Laird Harrison

March 06, 2014

SAN DIEGO — Avoiding peanuts after oral immunotherapy can reverse the effects of the treatment, a new study shows.

Only 1 of 4 patients maintained their tolerance for peanuts when they completely avoided them for 3 months, said senior investigator Wesley Burks, MD, from North Carolina Children's Hospital in Chapel Hill.

He presented the study results during a news conference here at the American Academy of Allergy, Asthma & Immunology 2014.

It is understandable that patients want to avoid foods such as peanuts after they have developed tolerance. "They don't like to eat peanuts," said Scott Commins, MD, an allergist at the University of Virginia in Charlottesville, who presented a related study at the meeting.

Dr. Burks and his team wanted to determine how long patients could maintain their tolerance for peanuts while avoiding them. They evaluated 20 patients who had received oral immunotherapy.

The patients with allergies ate peanuts in doses too small to cause a reaction. That dose was increased until they could eat a dose large enough that they were not likely to react if they were accidentally exposed.

The patients passed a double-blind placebo-controlled food challenge showing they could tolerate peanuts.

 
They don't like to eat peanuts.
 

All 16 patients who avoided peanuts for 1 month passed another food challenge. Of the 4 who avoided peanuts for 3 months, only 1 passed the challenge.

Immune system changes were confirmed with basophil activation and skin prick tests to peanut.

In the 1-month avoidance group, peanut-induced basophil activation was minimal at the first food challenge. When those patients were challenged at 3 months, there was no change.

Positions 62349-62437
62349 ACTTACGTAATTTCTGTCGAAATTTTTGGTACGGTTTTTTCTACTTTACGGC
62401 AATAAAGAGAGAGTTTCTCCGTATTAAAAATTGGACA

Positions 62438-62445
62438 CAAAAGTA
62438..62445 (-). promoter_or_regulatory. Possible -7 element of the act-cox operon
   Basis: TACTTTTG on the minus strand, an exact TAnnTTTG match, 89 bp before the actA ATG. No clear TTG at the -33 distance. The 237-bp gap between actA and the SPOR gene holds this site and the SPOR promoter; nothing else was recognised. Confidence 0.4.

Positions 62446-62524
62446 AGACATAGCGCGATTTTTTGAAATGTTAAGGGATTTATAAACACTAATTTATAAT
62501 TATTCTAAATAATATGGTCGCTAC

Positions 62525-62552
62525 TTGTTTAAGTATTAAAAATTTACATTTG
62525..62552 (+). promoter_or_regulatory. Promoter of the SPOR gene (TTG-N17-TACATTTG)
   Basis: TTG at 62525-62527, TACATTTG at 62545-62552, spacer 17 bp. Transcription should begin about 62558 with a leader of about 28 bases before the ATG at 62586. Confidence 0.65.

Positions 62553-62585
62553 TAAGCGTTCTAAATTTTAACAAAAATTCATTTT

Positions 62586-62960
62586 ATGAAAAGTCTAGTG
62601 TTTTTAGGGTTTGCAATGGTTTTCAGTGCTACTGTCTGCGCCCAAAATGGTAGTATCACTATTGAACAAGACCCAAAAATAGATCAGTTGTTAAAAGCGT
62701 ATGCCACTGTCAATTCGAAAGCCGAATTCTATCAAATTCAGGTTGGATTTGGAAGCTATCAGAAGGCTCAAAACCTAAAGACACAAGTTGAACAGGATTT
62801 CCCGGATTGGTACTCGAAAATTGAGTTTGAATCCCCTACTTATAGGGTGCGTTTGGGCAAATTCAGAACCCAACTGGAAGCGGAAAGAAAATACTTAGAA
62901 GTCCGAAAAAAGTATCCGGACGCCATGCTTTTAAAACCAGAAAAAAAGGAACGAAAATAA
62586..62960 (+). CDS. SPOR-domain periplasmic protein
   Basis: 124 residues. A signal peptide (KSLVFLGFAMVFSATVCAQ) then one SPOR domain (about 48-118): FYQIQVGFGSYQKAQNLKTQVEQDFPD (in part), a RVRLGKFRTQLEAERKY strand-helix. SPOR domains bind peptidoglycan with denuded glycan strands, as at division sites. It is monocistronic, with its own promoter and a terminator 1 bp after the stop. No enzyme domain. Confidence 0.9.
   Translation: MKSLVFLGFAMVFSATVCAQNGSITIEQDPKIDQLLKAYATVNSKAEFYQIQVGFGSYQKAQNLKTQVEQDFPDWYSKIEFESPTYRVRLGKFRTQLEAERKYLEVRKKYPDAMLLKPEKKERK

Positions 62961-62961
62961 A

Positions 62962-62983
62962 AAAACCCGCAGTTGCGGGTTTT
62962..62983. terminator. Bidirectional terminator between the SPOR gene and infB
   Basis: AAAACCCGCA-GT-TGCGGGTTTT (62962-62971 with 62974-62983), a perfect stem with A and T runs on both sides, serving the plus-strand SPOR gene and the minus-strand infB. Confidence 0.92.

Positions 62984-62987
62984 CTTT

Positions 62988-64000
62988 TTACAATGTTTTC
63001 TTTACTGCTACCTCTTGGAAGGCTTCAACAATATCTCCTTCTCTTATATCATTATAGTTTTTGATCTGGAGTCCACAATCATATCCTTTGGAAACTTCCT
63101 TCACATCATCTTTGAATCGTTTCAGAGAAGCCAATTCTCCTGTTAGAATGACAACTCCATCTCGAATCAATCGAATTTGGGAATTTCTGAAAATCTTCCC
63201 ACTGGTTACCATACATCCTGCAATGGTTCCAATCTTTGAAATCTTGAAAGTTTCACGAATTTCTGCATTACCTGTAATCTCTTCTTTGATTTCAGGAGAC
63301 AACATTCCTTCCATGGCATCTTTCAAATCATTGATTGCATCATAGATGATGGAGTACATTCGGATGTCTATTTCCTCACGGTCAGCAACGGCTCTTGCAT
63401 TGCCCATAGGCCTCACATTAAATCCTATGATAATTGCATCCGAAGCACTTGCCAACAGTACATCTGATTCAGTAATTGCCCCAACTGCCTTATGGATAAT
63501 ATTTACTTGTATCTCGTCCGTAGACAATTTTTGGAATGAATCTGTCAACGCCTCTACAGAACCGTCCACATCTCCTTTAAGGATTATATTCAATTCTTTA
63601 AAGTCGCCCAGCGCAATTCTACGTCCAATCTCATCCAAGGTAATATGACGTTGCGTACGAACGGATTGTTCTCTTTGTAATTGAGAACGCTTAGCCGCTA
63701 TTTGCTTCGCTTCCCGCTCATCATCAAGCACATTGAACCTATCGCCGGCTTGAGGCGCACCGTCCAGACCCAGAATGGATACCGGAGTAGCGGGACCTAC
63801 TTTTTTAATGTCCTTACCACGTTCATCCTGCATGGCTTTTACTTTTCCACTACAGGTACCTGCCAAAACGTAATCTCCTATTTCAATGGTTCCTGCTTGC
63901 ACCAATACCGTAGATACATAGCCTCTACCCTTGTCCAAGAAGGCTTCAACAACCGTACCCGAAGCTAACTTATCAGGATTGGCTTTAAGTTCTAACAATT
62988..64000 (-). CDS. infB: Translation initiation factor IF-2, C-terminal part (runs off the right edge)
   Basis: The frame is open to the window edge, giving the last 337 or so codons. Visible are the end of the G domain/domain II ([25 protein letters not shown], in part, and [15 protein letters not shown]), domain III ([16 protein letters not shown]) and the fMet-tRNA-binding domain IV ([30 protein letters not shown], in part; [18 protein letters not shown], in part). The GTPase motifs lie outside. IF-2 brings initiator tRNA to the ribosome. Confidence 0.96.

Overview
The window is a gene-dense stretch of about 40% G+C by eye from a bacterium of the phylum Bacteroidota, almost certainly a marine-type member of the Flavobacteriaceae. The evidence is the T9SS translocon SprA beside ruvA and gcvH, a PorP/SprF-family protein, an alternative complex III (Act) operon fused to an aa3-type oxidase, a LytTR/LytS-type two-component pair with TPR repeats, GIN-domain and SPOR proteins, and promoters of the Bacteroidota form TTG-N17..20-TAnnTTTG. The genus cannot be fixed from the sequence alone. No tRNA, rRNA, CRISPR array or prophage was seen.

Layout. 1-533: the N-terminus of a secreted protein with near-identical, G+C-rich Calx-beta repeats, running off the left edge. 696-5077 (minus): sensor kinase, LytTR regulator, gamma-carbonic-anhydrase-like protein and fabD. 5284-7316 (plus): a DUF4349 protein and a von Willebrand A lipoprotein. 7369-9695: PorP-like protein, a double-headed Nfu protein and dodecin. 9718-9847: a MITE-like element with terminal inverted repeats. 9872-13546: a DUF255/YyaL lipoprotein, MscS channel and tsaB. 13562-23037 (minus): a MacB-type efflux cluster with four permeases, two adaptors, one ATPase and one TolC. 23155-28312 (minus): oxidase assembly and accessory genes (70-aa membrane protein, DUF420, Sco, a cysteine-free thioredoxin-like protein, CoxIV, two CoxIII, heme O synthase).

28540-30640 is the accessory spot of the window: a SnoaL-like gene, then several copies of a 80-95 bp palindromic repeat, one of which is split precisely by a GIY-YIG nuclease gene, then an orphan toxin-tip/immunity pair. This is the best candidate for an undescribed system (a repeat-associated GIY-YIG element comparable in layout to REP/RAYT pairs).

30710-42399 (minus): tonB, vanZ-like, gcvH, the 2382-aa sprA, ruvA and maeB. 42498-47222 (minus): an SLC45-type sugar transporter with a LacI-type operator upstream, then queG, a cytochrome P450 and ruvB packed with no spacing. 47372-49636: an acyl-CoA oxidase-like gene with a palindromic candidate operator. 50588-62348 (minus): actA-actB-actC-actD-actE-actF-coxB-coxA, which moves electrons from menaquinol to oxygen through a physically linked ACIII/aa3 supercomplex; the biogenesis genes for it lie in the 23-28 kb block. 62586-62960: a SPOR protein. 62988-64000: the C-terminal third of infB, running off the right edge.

In the 3-month avoidance group, peanut-induced basophil activation was minimal at the first food challenge. However, at the second food challenge, activation was increased and the wheal size on the skin prick test had increased.

"It was going back to what it looked like 3-and-a-half years before," said Dr. Burks.

Although these results might seem like bad news for people contemplating oral immunotherapy for peanut allergy, Dr. Commins had some good news. His team demonstrated that 1 or 2 peanuts a day is enough to maintain tolerance.

A Peanut a Day

They evaluated 17 people allergic to peanuts who had successfully completed a year of oral immunotherapy and passed a food challenge.

The subjects were 4 to 19 years of age. Their initial median serum peanut-specific immunoglobulin (Ig)E was 285.4 IU/mL (range, 22.1 to 795.0 IU/mL).

After completing the immunotherapy, all 17 patients continued to eat 1 or 2 peanuts a day until their peanut-specific IgE dropped below 15 IU/mL. For the 10 patients who passed a second food challenge, that took a median of 8.7 months (range, 4 to 17 months).

At study completion, 7 patients were continuing to consume 1 or 2 peanuts a day and their IgE had not dropped below 15 IU/mL.

"Maybe in the long run, we won't need a large dose to maintain tolerance," said Dr. Commins.

Dr. Burks said he agrees, noting that this is "in line with what other studies have shown."

Dr. Burks has disclosed no relevant financial relationships. Dr. Commins reports receiving an honorarium from UptoDate.

American Academy of Allergy, Asthma & Immunology (AAAAI) 2014: Abstracts 360 and 536. Presented March 2, 2014.

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